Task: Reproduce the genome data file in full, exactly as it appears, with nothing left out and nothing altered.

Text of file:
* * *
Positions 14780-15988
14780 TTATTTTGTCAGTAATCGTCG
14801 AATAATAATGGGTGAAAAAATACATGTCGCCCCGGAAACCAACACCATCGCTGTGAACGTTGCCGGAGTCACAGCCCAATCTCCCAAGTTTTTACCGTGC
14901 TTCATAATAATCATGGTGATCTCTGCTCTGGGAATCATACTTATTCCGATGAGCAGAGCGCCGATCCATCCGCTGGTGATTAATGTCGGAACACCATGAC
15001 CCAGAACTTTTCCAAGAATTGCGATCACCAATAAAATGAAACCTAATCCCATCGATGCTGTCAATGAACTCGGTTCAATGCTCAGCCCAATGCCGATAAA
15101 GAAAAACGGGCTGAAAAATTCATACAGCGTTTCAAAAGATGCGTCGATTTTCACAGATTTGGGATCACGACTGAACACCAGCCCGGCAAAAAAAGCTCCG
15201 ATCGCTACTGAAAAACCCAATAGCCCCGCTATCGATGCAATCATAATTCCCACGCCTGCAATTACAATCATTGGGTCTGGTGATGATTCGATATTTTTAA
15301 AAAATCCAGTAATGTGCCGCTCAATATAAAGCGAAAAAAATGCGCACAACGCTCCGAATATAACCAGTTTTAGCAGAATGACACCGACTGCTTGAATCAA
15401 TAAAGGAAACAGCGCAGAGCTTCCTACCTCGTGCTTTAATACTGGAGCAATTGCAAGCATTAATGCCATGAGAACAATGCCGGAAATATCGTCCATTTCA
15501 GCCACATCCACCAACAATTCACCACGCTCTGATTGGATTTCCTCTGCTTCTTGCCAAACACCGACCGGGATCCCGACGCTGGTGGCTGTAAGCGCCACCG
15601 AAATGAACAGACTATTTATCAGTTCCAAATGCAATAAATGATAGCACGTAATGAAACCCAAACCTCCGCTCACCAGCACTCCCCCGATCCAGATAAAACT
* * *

Positions 14780-15988
14780 TTATTTTGTCAGTAATCGTCG
14801 AATAATAATGGGTGAAAAAATACATGTCGCCCCGGAAACCAACACCATCGCTGTGAACGTTGCCGGAGTCACAGCCCAATCTCCCAAGTTTTTACCGTGC
14901 TTCATAATAATCATGGTGATCTCTGCTCTGGGAATCATACTTATTCCGATGAGCAGAGCGCCGATCCATCCGCTGGTGATTAATGTCGGAACACCATGAC
15001 CCAGAACTTTTCCAAGAATTGCGATCACCAATAAAATGAAACCTAATCCCATCGATGCTGTCAATGAACTCGGTTCAATGCTCAGCCCAATGCCGATAAA
15101 GAAAAACGGGCTGAAAAATTCATACAGCGTTTCAAAAGATGCGTCGATTTTCACAGATTTGGGATCACGACTGAACACCAGCCCGGCAAAAAAAGCTCCG
15201 ATCGCTACTGAAAAACCCAATAGCCCCGCTATCGATGCAATCATAATTCCCACGCCTGCAATTACAATCATTGGGTCTGGTGATGATTCGATATTTTTAA
15301 AAAATCCAGTAATGTGCCGCTCAATATAAAGCGAAAAAAATGCGCACAACGCTCCGAATATAACCAGTTTTAGCAGAATGACACCGACTGCTTGAATCAA
15401 TAAAGGAAACAGCGCAGAGCTTCCTACCTCGTGCTTTAATACTGGAGCAATTGCAAGCATTAATGCCATGAGAACAATGCCGGAAATATCGTCCATTTCA
15501 GCCACATCCACCAACAATTCACCACGCTCTGATTGGATTTCCTCTGCTTCTTGCCAAACACCGACCGGGATCCCGACGCTGGTGGCTGTAAGCGCCACCG
15601 AAATGAACAGACTATTTATCAGTTCCAAATGCAATAAATGATAGCACGTAATGAAACCCAAACCTCCGCTCACCAGCACTCCCCCGATCCAGATAAAACT